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Food, fibre and pharmaceuticals from animals
RESEARCH ARTICLE

Rumen fermentation characteristics of dairy cows grazing different allowances of Persian clover- or perennial ryegrass-dominant swards in spring

Y. J. Williams A C , G. P. Walker B E , P. T. Doyle B , A. R. Egan A D and C. R. Stockdale B
+ Author Affiliations
- Author Affiliations

A Institute of Land and Food Resources, The University of Melbourne, Parkville, Vic. 3010, Australia.

B Department of Primary Industries, Primary Industries Research Victoria, Kyabram, 120 Cooma Road, Kyabram, Vic. 3620, Australia.

C Present address: CSIRO Livestock Industries, Centre for Environmental and Life Sciences, Private Bag 5, Wembley, WA 6913, Australia.

D Present address: 145 Sterling Street, Bunbury, WA 6230, Australia.

E Corresponding author. Email: glen.walker@dpi.vic.gov.au

Australian Journal of Experimental Agriculture 45(6) 665-675 https://doi.org/10.1071/EA04023
Submitted: 30 January 2004  Accepted: 9 June 2004   Published: 29 June 2005

Abstract

An experiment was conducted in which cows in early lactation grazed Persian clover (Trifolium resupinatum L.) or perennial ryegrass (Lolium perenne L.)-dominant pastures at low or high pasture allowances in order to determine the effects of pasture type and level of feeding on rumen fermentation patterns. The hypotheses for grazing dairy cows were: (i) the consumption of Persian clover would result in a more rapid rate of degradation and less stable rumen fermentation patterns compared with perennial ryegrass; and (ii) the greater intake of cows grazing at high compared with low pasture allowances would also cause less stable rumen fermentation patterns. Stability of rumen fermentation refers to the level to which rumen fluid pH declines, especially for long periods of a day, indicating that the rumen is not coping with neutralising and/or removing acids.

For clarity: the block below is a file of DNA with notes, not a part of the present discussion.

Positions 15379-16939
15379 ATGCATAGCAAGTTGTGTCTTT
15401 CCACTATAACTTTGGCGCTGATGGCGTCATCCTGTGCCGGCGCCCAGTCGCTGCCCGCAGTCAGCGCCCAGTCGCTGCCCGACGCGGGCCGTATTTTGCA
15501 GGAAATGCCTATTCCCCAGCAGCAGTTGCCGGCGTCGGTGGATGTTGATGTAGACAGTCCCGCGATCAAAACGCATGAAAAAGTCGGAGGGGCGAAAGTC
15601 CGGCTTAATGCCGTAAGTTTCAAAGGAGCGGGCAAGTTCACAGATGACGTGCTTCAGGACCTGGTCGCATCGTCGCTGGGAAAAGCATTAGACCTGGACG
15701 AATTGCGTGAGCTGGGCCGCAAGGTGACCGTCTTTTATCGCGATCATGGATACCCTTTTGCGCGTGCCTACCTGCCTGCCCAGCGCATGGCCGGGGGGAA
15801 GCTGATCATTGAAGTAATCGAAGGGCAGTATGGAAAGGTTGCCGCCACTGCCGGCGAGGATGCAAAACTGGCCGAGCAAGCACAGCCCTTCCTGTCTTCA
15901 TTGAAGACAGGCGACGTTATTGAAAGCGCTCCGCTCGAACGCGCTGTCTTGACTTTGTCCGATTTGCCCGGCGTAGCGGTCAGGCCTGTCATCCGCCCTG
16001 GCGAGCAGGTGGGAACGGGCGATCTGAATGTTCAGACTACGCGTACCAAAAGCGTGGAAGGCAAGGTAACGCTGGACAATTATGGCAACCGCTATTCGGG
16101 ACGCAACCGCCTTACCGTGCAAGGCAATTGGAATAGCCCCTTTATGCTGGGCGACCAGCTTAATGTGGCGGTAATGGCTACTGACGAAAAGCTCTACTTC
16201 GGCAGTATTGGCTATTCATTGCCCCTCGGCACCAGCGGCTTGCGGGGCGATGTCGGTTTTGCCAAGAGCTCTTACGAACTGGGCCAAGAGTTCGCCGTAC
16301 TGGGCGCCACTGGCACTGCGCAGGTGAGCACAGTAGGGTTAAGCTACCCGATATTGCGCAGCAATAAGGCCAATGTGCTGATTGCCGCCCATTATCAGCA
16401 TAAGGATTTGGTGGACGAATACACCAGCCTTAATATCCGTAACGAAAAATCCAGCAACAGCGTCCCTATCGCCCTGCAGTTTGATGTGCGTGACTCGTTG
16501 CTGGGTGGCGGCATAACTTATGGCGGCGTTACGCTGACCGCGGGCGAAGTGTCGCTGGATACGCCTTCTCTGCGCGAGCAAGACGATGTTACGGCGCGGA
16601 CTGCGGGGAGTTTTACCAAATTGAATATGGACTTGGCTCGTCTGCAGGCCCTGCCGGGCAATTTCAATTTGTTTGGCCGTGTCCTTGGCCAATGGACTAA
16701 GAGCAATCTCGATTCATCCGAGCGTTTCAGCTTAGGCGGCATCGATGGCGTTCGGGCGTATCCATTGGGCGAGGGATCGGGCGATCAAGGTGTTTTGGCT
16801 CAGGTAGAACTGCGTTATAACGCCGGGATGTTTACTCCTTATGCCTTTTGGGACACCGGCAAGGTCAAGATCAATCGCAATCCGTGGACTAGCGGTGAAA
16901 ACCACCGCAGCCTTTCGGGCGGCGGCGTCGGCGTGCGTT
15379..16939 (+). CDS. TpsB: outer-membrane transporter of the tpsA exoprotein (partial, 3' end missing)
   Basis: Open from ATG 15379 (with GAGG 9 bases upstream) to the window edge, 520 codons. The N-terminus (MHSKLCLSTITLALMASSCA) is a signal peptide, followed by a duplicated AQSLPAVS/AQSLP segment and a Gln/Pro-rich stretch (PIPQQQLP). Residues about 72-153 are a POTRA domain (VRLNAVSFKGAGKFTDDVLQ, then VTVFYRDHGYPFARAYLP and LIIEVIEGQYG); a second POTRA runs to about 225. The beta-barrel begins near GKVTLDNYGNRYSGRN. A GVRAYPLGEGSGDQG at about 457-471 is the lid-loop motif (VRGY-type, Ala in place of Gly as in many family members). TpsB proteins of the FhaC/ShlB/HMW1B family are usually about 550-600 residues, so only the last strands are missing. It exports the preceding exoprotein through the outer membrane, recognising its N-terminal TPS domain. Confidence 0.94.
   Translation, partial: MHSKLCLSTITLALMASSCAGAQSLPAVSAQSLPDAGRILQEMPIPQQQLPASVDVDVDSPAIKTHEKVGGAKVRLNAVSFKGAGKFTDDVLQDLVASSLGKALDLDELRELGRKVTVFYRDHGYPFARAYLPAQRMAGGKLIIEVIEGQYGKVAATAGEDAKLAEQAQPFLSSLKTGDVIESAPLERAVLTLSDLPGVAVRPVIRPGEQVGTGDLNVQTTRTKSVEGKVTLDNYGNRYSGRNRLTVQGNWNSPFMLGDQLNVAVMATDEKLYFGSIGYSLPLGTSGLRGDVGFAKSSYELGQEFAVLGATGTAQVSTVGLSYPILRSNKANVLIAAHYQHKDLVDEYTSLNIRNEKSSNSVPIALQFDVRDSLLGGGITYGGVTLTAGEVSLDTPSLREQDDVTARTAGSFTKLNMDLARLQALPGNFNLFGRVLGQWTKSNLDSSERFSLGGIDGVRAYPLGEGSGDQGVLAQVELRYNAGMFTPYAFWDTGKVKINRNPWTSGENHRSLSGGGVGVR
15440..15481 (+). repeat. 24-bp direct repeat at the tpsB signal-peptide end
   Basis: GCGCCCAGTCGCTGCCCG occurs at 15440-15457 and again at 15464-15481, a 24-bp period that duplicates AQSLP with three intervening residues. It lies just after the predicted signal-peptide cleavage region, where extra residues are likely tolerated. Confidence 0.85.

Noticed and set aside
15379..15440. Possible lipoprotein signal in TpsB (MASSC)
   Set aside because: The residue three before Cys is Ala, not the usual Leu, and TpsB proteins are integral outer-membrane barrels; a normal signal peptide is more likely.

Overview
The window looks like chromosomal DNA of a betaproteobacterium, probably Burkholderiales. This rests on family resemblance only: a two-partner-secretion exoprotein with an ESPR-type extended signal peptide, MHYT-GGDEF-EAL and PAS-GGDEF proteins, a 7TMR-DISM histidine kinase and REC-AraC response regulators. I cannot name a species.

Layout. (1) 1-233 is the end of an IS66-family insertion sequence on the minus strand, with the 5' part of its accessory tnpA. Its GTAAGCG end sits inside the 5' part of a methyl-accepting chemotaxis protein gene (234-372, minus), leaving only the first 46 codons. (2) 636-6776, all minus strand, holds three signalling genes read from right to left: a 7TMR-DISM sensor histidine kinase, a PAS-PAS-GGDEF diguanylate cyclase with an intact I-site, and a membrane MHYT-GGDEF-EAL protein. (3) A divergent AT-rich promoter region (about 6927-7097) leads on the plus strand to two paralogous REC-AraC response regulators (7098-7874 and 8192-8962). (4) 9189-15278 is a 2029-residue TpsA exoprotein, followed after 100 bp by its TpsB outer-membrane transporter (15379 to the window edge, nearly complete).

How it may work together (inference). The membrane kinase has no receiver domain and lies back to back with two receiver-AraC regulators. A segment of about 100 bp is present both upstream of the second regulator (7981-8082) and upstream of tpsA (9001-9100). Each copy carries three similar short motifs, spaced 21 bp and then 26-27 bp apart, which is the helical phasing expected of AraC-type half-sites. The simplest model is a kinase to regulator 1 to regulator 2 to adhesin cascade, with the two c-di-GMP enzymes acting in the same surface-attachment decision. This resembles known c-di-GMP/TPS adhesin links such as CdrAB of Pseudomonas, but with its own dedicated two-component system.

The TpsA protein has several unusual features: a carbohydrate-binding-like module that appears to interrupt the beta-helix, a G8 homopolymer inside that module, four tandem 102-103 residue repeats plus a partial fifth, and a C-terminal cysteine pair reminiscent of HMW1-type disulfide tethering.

Cows grazing Persian clover had lower (P<0.05) average daily rumen fluid pH (5.7 v. 5.9), molar proportions of acetic acid (68.3 v. 70.6%) and ratios of lipogenic to glucogenic volatile fatty acid (4.6 v. 5.1) in the rumen than those grazing perennial ryegrass. They had higher (P<0.05) rumen fluid ammonia-N (26.3 v. 13.0 mg/100 mL) and total volatile fatty acid (165 v. 134 mmol/L) concentrations and molar proportions of butyric (11.3 v. 10.7%) and propionic (17.2 v. 16.1%) acids than cows grazing perennial ryegrass.

Cows grazing at low pasture allowances had a higher (P<0.05) average daily rumen fluid pH (5.9 v. 5.7) and lower rumen fluid ammonia-N (18.6 v. 20.7 mg/100 mL) and total volatile fatty acid (143 v. 156 mmol/L) concentrations than cows grazing at high pasture allowances. Cows given Persian clover at the high allowance had a rumen fluid pH less than 6.0 for the entire day while rumen fluid pH was below 6.0 for at least 15 h of the day on all the other treatments. There was no effect (P>0.05) of pasture allowance on the degradation rate of perennial ryegrass dry matter, but the higher allowance of Persian clover resulted in the highest (P<0.05) rate of degradation of dry matter compared with either ryegrass treatment or the low allowance of Persian clover. The effective dry matter degradability of Persian clover was greater (P<0.05) than that of perennial ryegrass, and the effective dry matter degradability of herbage in cows grazing at low allowances was greater (P<0.05) than at higher allowances. However, future research should consider neutral detergent fibre degradation in grazing dairy cows with low rumen fluid pH levels.

Additional keywords: rates of degradation, rumen fluid ammonia, rumen fluid pH, rumen pool sizes, volatile fatty acids.


Acknowledgments

We thank Marg Jenkin, Kathy Dellow and Jenny Wilson for technical assistance. The Victorian Department of Primary Industries and Dairy Australia provided financial assistance for this research.


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